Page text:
Tor Heard’s Equestrian Life

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Tor Heard 0Hello EL readers – and hello spring – sort of! As I write this, the weather definitely cannot make up its mind – sun, rain, hail, sun – we’re getting some serious April showers!

So we have plenty to update you from as I missed a month’s worth of writing. I believe when I last left you I had qualified for the JAS final at Vale View, following the Event Horse Owner’s Association (EHOA) award winners’ camp. The final was being held at Addington Manor on a Saturday, so I planned in advance to get cover in the shop and off we pootled down to Buckingham on 25th February.

My times were late as I’d qualified for the two later classes. We arrived in good time for a change, and went to inspect the course. During the 8 or 9 horses we watched take on the course of show jumps and imitation cross country fences, a lot were having problems. I walked the course carefully and debated a risky turn to a solid chair with a flimsy branch back pole, to put me on an angle to approach the coffin (a treble of rustic fences). Being as indecisive as I am, I didn’t make my mind up. The time for the competition was very tight, with even some big horses and whizzy ponies clocking up time faults. During the warm-up I made sure Tommy was nice and open in his canter, and he was jumping well. We took a skinny pole down in the novice class due to us motor-biking around the corner – but we finished bang on the optimum time. I didn’t think my style mark would have been fantastic, but we scored 12 (48/60), plus 4 to finish on 16, taking 10th place, which was a surprise!

I had a decent gap before we tested the Open course – the same set up, but standing at 1m15. I was feeling confident at this height as we’d done plenty of BSJA over the winter, but having seen how easily the poles were falling, it did make me worry. One of the competitors I watched, a girl about my own age on a big grey horse, set the bar high by producing a beautiful clear round inside the time. Having seen her made me more determined to prove myself!

Hearing Kenneth (Clawson)’s words ringing around my head, “Stay calm, breathe, and count the rhythm,” helped me immensely – we landed a nice clear with just one time penalty to add to my yet-unknown score. I was practically wetting myself with anticipation as I went back to the trailer. I had over an hour to wait for the final results, so I left Tommy tacked up and sent my mum up to find out my score and watch the remainder of the riders.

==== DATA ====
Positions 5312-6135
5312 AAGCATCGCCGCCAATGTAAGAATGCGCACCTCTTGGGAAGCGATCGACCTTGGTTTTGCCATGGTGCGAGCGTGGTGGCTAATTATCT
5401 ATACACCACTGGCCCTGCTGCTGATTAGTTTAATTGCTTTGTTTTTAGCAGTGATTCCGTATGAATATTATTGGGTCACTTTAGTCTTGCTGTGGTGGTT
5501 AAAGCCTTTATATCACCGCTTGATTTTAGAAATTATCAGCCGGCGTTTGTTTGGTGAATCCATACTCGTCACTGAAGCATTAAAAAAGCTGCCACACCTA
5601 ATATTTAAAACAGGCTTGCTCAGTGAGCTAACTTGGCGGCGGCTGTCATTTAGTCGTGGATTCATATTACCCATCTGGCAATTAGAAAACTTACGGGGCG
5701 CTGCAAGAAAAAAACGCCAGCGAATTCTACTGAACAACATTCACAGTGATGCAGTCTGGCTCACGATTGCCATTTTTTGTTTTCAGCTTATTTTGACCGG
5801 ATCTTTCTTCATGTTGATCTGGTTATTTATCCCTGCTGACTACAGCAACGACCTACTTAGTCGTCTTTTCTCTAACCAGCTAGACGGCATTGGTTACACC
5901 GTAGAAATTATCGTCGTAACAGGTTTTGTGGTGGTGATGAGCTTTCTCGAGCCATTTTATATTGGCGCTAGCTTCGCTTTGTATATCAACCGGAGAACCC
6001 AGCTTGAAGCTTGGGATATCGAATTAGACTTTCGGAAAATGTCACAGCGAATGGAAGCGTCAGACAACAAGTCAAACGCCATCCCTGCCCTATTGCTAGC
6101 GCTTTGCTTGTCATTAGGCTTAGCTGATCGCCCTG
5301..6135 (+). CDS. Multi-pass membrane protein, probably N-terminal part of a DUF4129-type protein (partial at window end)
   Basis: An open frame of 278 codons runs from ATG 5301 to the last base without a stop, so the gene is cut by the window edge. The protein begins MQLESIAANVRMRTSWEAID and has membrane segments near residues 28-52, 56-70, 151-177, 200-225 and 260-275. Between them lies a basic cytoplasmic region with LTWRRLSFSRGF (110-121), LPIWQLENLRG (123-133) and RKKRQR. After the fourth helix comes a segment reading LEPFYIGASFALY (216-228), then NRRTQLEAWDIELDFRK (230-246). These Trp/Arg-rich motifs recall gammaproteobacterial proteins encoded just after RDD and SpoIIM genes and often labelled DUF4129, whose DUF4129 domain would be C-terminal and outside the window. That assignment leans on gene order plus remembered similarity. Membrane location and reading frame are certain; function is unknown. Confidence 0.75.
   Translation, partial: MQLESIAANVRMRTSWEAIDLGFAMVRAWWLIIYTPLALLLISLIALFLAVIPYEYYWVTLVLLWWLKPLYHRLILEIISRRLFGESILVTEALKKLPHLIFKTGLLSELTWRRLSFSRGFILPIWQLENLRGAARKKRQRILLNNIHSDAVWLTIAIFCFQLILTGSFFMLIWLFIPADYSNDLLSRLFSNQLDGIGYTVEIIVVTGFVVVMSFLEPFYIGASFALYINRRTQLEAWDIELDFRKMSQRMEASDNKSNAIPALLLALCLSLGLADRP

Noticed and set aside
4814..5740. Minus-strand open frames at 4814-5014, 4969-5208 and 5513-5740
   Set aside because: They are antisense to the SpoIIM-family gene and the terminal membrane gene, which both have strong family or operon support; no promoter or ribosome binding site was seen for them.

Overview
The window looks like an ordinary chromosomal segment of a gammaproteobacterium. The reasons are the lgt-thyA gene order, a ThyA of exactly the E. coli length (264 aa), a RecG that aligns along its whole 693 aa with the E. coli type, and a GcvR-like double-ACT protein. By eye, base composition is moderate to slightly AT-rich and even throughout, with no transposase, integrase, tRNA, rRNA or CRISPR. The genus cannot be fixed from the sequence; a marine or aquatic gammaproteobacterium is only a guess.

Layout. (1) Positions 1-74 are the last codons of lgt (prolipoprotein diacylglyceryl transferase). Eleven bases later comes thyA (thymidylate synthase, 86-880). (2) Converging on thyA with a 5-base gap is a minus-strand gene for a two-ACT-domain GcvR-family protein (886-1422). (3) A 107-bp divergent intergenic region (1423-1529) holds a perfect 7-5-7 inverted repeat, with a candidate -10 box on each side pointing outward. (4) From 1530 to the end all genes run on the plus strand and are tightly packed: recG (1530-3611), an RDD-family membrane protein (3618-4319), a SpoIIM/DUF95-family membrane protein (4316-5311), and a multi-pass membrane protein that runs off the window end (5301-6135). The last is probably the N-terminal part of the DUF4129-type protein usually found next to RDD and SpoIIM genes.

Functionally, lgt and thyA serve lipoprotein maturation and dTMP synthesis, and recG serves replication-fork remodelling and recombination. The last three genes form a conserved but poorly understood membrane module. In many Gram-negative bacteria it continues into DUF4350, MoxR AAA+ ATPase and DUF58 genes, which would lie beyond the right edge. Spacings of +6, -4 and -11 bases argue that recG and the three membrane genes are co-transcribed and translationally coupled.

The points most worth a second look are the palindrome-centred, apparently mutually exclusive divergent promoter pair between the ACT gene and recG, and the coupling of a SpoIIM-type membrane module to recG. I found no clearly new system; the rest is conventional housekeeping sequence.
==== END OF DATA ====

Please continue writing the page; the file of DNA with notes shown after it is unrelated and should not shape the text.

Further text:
That next hour seemed like an entire night. There we were, stood in the dark, Tommy happily munching on his haynet whilst I myself paced back and forth, ringing mum every 2 minutes to find out what was going on. I soon discovered that my style score was a fantastic 10 (50/60), giving me a total of 11 and putting me in first place, with the lady on the big grey a close 2nd. I was itching to tell someone, but didn’t want to jinx it, so only told my 2 closest friends, and announced on Twitter that I’d ridden a double clear, and fingers crossed. The response was INCREDIBLE! My phone was beeping like crazy for the next 45 minutes with people wishing me luck. Eventually, my mum rang me and told me to come up mounted, meaning I had come at least 3rd.

As it panned out, I had won. WON! The JAS Final! My mum cried (don’t tell her I told you that!). It was incredibly surreal having Tommy tucked into the winner’s rug, a sash looped around his neck, and being interviewed by Horse & Hound within a few seconds of the placings being announced! I was totally awestruck – it was the best feeling in the world. Tommy had completely deserved it and I was so proud that I’d been able to demonstrate just what a great jumper he is. Over the moon didn’t quite cut it!

Since then, we’ve come back down to earth, mounted our photograph and mentions from Horse & Hound in the wall, and started to tackle our dressage issues. Our JAS win secured us a further £500 of training vouchers (plus a cross-country lesson with Blythe Tait later in the year), which has seen us having weekly lessons with Caroline Moore to address the problems. We’ve had some serious temper tantrums, plenty of reversing at speed and some bucking frenzies, but I think we’re starting to make headway – at our last event, our first novice of the season at Sapey, our dressage mark improved by 18% since Stafford, only 9 days before. So here’s hoping!

Until next time – in between copies of EL Mag, why not have a quick look at my website – www.torheardeventing.com – keep up to date with our progress, see photos and watch our videos. Take care all!

Tor & Tommy

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